Doobie Brothers ready to rock the SOEC

The classic rock group the Doobie Brothers will be bringing their signature style to the South Okanagan Events Centre in Penticton Oct. 27.

After 40 years, seven multi-platinum albums and four Grammy Awards the Doobie Brothers are still bringing their signature rock and roll sound to the stage.

The quintessential rock band will be playing the South Okanagan Events Centre in Penticton on Oct. 27 touring their classic songs and new collaborative album Southbound.

This marks the first time the band has played in Penticton, but according to founding member and frontman Tom Johnston, playing a smaller population centre has little effect on the show.

“I think basically people are people no matter where they live. Once you get inside a show and you’re playing music, if you doing your job right, they start reacting and everything starts working,” said Johnston. “That’s pretty much what playing live has always been about, no matter where it is. People are just as responsive in smaller areas as they are in a large one.”

Performing with different members on and off, the name Doobie Brothers has been alive and well in the hearts and minds of rock fans for nearly half a century. The band has been playing with big names like Boston and Peter Frampton during their summer tour and from Johnston’s perspective rock is still alive and well.

“It’s gratifying. It makes you feel good. You’re still able to draw in large crowds, and the people want to hear the music or they wouldn’t be there.”

Not only is the music reaching the fans who were alive during the height of the band’s popularity in the 70s and 80s, but a whole new generation is coming out and enjoying the same music and lyrics that remain relevant today.

“You see all demographics, you see people in their 30s and 40s and 20s because they’re discovering the music and not through mom and dad like the old days. They’re discovering it through streaming downloading.”

The new album Southbound, out Nov. 4, will be casting some of the biggest hits from the Doobie Brothers lengthy catalogue of songs in a whole new light, collaborating with almost every big name currently in country music.

“It’s not a tribute album we actually played and sang on it so it’s more of a collaborative album.”

Country musicians including the Zac Brown Band, Blake Shelton and Toby Keith brought their own style to classic tunes like Blackwater, Listen to the Music and Long Train Running, respectively.

Johnston wasn’t able to be in the studio to see all of the guest stars on the album, but he was able to step in on a few sessions including Blake Shelton’s rendition of Listen to the Music.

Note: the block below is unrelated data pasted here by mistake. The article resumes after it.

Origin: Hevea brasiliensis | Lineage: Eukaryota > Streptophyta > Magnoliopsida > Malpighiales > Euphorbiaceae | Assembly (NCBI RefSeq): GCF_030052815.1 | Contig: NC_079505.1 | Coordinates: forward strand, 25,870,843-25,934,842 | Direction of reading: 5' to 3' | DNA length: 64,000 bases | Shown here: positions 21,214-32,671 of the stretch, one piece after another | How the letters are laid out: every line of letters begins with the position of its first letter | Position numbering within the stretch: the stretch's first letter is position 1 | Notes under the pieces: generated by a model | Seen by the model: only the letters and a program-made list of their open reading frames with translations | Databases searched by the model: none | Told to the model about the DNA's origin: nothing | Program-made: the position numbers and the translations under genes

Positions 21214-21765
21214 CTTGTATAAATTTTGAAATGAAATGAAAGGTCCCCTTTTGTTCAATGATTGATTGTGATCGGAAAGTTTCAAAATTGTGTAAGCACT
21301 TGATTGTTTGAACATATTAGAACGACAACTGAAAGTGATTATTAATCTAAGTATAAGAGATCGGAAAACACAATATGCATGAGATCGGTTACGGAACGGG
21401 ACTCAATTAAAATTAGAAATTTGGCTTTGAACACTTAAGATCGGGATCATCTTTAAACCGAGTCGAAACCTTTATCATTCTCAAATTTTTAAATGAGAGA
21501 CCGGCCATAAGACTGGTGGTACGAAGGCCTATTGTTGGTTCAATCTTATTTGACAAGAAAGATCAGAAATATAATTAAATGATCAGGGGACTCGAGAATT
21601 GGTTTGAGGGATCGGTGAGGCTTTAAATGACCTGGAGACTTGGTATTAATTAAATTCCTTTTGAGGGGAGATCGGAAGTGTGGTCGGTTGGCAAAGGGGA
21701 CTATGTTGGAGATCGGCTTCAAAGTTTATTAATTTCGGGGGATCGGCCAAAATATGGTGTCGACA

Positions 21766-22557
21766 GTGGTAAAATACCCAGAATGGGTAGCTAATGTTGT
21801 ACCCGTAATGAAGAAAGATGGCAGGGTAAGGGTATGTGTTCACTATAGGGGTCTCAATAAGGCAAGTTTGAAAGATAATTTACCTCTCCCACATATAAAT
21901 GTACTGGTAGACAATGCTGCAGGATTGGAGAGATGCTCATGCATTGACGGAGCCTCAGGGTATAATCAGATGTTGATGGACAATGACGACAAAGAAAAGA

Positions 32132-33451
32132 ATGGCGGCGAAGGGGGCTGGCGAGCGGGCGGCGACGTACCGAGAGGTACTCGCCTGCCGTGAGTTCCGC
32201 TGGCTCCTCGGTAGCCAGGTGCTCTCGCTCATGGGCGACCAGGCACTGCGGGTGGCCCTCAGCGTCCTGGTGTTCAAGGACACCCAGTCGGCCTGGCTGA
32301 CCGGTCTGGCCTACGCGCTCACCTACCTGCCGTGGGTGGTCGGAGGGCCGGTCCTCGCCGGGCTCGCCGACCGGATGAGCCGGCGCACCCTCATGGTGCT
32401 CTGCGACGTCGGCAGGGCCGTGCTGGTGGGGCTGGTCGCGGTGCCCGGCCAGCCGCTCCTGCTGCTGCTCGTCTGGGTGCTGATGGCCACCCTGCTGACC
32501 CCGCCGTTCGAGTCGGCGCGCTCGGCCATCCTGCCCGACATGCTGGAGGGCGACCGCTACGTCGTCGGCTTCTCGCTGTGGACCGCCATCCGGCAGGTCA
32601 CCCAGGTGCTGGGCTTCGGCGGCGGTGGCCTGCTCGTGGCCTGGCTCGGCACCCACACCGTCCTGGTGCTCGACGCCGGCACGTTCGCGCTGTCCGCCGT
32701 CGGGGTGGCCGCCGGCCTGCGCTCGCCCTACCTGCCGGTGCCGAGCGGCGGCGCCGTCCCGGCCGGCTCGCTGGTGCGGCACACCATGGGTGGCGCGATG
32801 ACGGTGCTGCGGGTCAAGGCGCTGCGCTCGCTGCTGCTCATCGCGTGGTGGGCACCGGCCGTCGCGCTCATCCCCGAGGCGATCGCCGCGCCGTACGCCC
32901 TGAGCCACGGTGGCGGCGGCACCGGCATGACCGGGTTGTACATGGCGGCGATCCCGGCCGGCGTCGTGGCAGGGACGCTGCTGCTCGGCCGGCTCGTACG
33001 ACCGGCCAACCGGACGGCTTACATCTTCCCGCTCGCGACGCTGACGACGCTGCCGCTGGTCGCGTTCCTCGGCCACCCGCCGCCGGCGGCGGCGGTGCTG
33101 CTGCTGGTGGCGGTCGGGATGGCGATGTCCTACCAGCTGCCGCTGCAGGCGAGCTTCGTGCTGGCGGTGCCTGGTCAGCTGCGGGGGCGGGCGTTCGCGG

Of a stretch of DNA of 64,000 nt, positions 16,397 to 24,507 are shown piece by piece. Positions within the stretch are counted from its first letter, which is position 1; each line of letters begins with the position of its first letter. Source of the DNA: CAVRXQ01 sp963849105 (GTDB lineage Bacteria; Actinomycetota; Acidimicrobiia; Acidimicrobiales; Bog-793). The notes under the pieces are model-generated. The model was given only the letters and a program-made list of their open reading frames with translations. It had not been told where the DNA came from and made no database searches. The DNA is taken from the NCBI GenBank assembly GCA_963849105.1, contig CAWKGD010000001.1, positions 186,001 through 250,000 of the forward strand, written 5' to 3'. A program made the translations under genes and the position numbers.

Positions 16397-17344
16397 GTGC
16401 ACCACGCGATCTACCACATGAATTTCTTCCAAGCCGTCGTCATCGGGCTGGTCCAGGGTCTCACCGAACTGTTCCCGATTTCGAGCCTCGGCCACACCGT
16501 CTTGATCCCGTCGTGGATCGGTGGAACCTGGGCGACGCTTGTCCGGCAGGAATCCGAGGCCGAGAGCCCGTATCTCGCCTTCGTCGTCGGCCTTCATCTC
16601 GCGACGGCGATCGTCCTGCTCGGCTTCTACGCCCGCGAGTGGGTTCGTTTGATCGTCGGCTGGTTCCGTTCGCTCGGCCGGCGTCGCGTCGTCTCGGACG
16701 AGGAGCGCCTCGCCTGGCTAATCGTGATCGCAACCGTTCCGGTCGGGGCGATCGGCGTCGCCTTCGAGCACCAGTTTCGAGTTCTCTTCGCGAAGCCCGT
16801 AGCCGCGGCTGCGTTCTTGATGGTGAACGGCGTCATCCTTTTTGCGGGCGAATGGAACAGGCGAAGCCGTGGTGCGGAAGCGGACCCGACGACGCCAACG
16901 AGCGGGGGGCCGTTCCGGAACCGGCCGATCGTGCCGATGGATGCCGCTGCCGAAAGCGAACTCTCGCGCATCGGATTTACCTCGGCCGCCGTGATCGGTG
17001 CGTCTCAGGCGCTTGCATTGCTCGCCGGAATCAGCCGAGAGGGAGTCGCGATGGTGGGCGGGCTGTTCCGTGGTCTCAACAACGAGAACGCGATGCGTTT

“A lot of it was chosen by the artists. It turned out really interesting because we’re singing it, but then they’re singing it. You’ve got the guy that sang it originally singing it all the way through and then you’d get the other artists to come in and they would sing it all the way through.”

After both artists recorded their rendition, it was up to the production masterminds to blend it all together to make one fresh sound for the classic tracks.

“It was really cool. It worked out really neat. I didn’t know what to think about all this when we first started,” said Johnston “We’re not really considered a country band, but we are an American band and we’ve got roots in all kinds of music, so it worked out really really well. I was very happily surprised.”

The idea was brought to the band by producer David Huff, perhaps best known for drumming in the short-lived 80s rock band Giant.

“We were on the road when it was brought to us and we looked at each other and said ‘well, this should be interesting’.”

Johnston knew the artists brought together for the album were talented, but he was blown away by the dedication they would bring to the booth.

“They all came in and really gave it their best shot. They didn’t just come in and phone it in, they worked, they wanted it to be as good as it could possibly be and I thought that was really great.”

Michael McDonald, who originally joined the band in 1976, and left in 1982, returned to bring his baritone sound to the album, however he won’t be joining the band on tour. It was an easy and unsurprising reunion for Johnston, who usually sees McDonald once or twice a year.

“We just pick up where we left off. It’s always good to see Mike. We all get along and it’s fun hanging around with him.”

Tickets can be purchased online at or by phone at 1-877-763-2849.

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